A Lasting scent


My mother loves to tell me stories of my devotion to her as the youngest child. She generously shares her best memories of when I was desperately in love with all things ‘mommy’. “Mommy” was where my world began and ended. A sliver of a moment to learn how to do life, from someone who never did it all that well. A mother has this fragment of time to teach her children something they can take with them, something they can hold onto, and something they can tuck away neatly in their pocket for a rainy day. It’s the time in life when a woman is the most important person in the world… to at least one soul, weather good or bad, right or wrong. She has an interval on the stage of life to build a place her children know well so they can return when necessity beckons.

My husband is away for two weeks. I am tasting single parenting in mouthfuls. In order to survive I am, like my mother, turning a blind eye to things like: wet towels on the bathroom floor, open boxes of Cheez-its littering the kitchen counter, letting the kids watch TV until 9:30 on a school night and trying to get out a little. Last night I had a workshop to attend. I asked my neighbor to watch the children, while I enjoyed a night of crazy freestyle writing. When I returned home, my daughter greeted me with a death gripping hug.

“Mommy I missed you sooo much.” her little arms wrapped tightly around my waist, her head buried into my belly, she looked up at me with tenderness. My older son rolled his eyes and told me later on:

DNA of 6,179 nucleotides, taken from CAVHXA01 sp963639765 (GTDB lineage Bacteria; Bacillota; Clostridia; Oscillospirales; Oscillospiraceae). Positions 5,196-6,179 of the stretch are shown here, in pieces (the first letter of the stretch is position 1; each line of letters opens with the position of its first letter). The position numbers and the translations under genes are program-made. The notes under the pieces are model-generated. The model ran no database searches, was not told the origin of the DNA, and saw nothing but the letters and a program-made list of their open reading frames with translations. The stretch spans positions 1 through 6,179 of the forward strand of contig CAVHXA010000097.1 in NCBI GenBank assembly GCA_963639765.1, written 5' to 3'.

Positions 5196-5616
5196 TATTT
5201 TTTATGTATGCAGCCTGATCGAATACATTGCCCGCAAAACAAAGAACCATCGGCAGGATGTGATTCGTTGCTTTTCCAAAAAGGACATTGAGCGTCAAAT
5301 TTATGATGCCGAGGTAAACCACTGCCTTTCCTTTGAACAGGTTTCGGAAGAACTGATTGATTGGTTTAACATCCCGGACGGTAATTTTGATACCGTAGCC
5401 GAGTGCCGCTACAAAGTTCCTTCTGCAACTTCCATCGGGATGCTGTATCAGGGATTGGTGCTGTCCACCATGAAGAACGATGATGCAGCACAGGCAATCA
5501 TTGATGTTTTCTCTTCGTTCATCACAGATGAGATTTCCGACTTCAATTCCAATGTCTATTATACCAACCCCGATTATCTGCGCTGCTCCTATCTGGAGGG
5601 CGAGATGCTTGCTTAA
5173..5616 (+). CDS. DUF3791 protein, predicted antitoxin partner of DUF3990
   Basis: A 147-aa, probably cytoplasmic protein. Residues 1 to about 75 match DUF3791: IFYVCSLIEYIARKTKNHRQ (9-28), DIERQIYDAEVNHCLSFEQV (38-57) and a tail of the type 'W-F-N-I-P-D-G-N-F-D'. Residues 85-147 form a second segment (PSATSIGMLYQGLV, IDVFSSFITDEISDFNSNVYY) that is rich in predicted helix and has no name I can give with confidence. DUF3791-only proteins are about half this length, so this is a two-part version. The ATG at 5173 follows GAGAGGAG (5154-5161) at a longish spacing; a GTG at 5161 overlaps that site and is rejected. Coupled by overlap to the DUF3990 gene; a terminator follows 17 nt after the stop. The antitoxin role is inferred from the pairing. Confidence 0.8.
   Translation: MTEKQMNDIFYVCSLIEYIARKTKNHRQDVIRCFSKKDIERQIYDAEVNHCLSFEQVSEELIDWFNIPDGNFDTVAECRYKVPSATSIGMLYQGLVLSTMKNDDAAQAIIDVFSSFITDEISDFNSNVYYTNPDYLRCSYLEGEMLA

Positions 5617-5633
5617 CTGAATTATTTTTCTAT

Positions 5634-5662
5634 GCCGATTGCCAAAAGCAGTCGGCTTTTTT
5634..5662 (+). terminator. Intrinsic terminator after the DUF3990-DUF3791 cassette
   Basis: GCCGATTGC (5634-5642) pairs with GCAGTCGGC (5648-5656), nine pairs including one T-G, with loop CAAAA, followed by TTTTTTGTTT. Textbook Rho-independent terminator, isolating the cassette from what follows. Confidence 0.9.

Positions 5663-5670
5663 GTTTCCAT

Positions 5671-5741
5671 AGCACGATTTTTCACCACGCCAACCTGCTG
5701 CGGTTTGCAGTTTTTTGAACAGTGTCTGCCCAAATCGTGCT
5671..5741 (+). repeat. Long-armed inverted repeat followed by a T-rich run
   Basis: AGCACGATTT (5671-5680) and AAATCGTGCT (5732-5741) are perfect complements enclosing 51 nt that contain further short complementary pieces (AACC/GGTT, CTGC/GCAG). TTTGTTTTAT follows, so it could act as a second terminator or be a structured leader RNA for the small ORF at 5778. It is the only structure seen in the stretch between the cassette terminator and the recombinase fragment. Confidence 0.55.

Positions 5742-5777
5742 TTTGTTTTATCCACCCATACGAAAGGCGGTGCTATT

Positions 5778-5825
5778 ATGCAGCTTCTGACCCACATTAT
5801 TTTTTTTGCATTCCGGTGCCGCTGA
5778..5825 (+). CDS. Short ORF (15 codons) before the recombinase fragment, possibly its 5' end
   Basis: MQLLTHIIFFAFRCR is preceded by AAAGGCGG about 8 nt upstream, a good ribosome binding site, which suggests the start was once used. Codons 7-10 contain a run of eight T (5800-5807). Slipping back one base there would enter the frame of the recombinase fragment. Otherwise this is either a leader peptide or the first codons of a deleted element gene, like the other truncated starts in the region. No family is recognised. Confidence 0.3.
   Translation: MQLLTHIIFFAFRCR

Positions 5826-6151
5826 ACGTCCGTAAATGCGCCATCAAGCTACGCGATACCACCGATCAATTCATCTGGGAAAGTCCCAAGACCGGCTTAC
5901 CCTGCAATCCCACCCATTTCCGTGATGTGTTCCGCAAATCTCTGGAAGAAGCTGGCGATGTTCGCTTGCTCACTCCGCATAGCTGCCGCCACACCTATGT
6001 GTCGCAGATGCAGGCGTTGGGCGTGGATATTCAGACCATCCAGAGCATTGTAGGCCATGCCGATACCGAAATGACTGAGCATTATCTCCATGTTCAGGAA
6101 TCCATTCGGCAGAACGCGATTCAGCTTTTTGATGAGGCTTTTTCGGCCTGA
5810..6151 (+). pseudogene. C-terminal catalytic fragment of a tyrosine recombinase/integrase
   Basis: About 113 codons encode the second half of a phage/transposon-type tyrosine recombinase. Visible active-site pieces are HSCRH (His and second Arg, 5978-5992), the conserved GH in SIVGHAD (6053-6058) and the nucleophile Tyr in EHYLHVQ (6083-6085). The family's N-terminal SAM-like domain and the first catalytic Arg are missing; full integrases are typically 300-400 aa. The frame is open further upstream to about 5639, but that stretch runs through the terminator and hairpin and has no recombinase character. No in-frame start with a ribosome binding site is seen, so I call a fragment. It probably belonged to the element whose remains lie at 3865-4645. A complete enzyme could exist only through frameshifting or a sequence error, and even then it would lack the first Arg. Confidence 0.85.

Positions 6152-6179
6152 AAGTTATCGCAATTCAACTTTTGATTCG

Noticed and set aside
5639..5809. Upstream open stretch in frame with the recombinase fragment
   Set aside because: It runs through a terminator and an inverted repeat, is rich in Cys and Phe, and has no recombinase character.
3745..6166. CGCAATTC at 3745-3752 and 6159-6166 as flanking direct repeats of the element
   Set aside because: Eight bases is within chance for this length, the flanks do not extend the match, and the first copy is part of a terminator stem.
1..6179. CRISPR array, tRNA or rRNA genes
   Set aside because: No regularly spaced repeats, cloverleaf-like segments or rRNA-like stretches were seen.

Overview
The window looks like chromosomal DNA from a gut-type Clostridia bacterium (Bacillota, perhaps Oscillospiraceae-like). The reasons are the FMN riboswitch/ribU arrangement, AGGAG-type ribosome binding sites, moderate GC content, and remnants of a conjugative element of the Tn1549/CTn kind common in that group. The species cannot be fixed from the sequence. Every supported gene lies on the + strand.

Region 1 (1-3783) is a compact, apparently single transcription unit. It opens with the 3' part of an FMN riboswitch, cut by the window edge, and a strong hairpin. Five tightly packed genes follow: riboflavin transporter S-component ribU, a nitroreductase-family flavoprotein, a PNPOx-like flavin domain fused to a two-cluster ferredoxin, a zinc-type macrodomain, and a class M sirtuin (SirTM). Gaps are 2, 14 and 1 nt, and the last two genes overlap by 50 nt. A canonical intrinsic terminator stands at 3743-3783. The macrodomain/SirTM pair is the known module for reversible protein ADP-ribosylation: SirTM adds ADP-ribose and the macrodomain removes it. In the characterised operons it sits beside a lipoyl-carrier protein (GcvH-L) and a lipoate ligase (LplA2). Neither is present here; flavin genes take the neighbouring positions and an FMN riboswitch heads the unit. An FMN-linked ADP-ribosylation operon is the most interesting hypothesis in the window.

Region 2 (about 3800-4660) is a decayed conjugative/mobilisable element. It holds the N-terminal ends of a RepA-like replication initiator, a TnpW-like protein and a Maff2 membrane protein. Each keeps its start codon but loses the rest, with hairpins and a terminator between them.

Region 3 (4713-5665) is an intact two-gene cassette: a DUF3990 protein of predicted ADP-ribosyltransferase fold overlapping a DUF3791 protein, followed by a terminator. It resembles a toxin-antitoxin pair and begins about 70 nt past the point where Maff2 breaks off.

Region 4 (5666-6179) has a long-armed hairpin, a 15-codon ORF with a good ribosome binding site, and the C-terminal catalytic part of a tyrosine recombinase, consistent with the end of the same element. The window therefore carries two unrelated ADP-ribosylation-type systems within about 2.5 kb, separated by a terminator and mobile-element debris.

“Hannah wouldn’t even come into the living room with us,” with disgust in his voice. When I saw a single picture book on the couch; I envisioned my little 8 year old sitting in the room with tears in her eyes as she read through the story alone to feel me close. As I climbed into my nearly empty bed, which I temporarily share with the dog, silent fragmented thoughts ran through the events of the day. School. Work. Writing. Laundry. my failed attempt at searing tuna… and… Hannah missing me, my mind stayed there for a moment. It stayed there as if something was stirring, a memory, an idea, a connection to life and maybe even a story.

I remember missing my mother like that, at night. Calling her at work, begging her to come home, banging on the upstairs window as she said goodnight to her “friend” in the driveway under watchful eyes. I remember missing her when I visited my father or when I went on vacation without her. I missed her when I was sitting alone on the school bus, or when my grandmother was getting us ready for school in the morning, at parent nights and open houses, which, I had anticipated like everyone else. Excited like everyone else to be showing off the content of my days work. We were not like everyone else, maybe that’s what I missed. My mother, who worked the night shift as a nurse, my mother who was stretched and pulled and sifted like wheat for my entire childhood and hers. My mother who could have won an award for her brilliant ideas, and could have been incarcerated for the times she abandoned them. My extroverted, socially electric; life of the party; absolutely overwhelmed and broken hearted mother. I knew what it was like to desperately search for ways to bring my absent mother into my present moment.